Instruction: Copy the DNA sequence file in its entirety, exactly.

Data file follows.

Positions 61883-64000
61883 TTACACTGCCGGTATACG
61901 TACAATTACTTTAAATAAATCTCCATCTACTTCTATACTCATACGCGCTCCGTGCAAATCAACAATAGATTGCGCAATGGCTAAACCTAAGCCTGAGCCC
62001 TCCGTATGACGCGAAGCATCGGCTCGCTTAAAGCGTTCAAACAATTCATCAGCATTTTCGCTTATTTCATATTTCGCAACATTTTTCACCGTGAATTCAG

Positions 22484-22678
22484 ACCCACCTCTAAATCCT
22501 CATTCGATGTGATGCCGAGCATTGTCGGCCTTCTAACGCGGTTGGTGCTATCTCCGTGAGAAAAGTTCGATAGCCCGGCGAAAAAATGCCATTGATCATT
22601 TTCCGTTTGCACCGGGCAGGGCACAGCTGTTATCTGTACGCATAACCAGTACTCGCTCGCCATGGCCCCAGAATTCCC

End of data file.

Positions 61883-64000
61883 TTACACTGCCGGTATACG
61901 TACAATTACTTTAAATAAATCTCCATCTACTTCTATACTCATACGCGCTCCGTGCAAATCAACAATAGATTGCGCAATGGCTAAACCTAAGCCTGAGCCC
62001 TCCGTATGACGCGAAGCATCGGCTCGCTTAAAGCGTTCAAACAATTCATCAGCATTTTCGCTTATTTCATATTTCGCAACATTTTTCACCGTGAATTCAG

Positions 22484-22678
22484 ACCCACCTCTAAATCCT
22501 CATTCGATGTGATGCCGAGCATTGTCGGCCTTCTAACGCGGTTGGTGCTATCTCCGTGAGAAAAGTTCGATAGCCCGGCGAAAAAATGCCATTGATCATT
22601 TTCCGTTTGCACCGGGCAGGGCACAGCTGTTATCTGTACGCATAACCAGTACTCGCTCGCCATGGCCCCAGAATTCCC